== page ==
Charles J Haughey leaves just under €1m in will
Former Taoiseach Charles J Haughey has left less then €1m in his will, according to documents lodged in the Probate Office in Dublin last week.
The politician, who sold his Abbeville mansion in Kinsealy, Dublin, for €45m in 2003, left an estate valued at €1,029,955, but after deductions for debts and funeral expenses the net value of his estate was €930,012.
In a simple will dated May 3, 2002, Mr Haughey left everything to his wife Maureen, who now lives in a house built at the edge of what was once the family's 250-acre north Dublin estate.
In the event that she died before him, Mr Haughey specified that his legacy be divided equally between his four children, Eimear, Conor, Ciaran and Sean.
Charles James Haughey, who is described in probate documents as 'a retired public representative' of Abbeville Kinsealy, died on June 13, 2006. His will was drawn up by a firm of solicitors in Malahide, MP Black & Co, and he appointed his two eldest children, Eimear Mulhern and Conor Haughey, as executors.
Mr Haughey's turbulent political career came to an end when he resigned as Taoiseach and leader of Fianna Fail in the early Nineties.
He was then the subject of several investigations following revelations of payments made to him by retail tycoon Ben Dunne. The Moriarty tribunal established that he received €15m in payments from prominent business figures during his political career.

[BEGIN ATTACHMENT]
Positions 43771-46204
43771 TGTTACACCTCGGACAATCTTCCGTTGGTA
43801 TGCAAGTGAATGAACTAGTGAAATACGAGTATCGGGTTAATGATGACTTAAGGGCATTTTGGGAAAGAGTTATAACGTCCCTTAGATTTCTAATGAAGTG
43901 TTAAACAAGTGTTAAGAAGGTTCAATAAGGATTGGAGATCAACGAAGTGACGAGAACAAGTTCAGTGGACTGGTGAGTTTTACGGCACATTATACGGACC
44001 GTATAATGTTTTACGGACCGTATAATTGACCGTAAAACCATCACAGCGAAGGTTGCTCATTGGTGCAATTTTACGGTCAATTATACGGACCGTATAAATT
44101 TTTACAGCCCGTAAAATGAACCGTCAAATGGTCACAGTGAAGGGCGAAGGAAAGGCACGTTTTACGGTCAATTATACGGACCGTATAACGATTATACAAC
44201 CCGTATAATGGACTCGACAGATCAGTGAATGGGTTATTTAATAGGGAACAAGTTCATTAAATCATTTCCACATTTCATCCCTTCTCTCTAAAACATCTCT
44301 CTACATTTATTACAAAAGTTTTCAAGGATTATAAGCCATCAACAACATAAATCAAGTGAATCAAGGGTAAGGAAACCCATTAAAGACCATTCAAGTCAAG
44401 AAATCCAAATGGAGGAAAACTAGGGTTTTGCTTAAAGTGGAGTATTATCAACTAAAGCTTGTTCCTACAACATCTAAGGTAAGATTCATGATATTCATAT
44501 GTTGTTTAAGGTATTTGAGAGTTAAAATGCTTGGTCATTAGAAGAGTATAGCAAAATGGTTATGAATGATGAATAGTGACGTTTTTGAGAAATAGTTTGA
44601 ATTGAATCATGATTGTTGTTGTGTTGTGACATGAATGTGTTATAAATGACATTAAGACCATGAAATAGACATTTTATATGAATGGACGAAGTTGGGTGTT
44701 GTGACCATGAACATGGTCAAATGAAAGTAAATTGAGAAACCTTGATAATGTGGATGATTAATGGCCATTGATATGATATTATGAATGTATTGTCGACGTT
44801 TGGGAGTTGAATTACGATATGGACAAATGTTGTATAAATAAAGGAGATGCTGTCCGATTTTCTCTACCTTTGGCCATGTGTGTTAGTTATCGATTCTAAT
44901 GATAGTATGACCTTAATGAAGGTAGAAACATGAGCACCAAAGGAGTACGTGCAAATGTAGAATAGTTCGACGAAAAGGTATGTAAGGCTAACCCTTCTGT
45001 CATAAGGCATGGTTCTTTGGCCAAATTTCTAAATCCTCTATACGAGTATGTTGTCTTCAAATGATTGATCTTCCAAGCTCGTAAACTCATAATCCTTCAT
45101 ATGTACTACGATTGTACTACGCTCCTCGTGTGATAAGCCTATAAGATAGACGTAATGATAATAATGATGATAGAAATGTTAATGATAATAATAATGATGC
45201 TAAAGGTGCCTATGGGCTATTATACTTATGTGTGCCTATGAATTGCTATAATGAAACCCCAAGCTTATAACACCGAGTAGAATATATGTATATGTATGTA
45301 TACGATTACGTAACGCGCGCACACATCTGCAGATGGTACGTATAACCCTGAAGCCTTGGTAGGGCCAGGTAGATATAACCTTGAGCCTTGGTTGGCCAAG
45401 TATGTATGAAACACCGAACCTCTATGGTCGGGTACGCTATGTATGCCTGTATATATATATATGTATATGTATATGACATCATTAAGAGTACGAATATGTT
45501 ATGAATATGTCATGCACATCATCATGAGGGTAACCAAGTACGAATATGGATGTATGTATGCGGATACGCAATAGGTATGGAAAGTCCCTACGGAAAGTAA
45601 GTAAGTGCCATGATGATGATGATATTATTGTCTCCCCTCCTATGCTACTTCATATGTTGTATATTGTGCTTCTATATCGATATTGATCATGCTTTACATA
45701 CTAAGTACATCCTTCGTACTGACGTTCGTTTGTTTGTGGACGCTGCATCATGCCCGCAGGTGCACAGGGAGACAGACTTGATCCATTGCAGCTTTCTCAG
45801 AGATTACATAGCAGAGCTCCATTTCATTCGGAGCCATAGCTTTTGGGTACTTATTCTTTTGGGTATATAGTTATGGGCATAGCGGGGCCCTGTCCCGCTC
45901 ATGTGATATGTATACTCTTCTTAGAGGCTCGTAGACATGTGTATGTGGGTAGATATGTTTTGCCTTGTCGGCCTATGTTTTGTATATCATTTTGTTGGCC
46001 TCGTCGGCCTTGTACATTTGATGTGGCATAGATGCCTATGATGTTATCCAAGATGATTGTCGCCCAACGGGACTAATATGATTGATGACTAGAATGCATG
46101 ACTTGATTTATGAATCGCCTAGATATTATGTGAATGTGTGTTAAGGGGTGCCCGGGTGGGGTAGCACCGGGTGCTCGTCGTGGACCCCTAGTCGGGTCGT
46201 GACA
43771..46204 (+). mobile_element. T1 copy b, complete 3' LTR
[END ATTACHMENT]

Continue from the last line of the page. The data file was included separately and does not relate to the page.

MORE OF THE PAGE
It was also revealed that when he first became Taoiseach he had an overdraft of €1.2m with Allied Irish Bank, who subsequently wrote off a large amount of the debt, including a €250,000 'debt of honour', which he never repaid. But probably his lowest moment came in May 1999, when social columnist Terry Keane revealed to Gay Byrne on one of his last Late Late Show broadcasts he had been her lover for many years.
Mr Haughey began negotiating the sale of his Abbeville estate to Treasury Holdings -- controlled by Johnny Ronan and Richard Barrett -- in 2001, but eventually sold it to Joe Moran's Manor Park Homes in 2003 for €45m. It was a condition of the sale that he remained in the mansion for the rest of his life.
He then made a €6.5m settlement with Revenue and is believed to have divided a considerable portion of the residue among his four children through the family's private company, Larchfield Securities.
Manor Park Homes is now in receivership and although the mansion is for sale for between €5m-€7.5m, a buyer has not yet been found.
Mr Haughey's will, which runs to less than a full page, was signed with a flourish in fountain pen by the former Taoiseach. Because of a High Court regulation introduced by Judge Richard Johnston, it is no longer possible for the public to view the 'Schedule of Assets', which accompanies the will.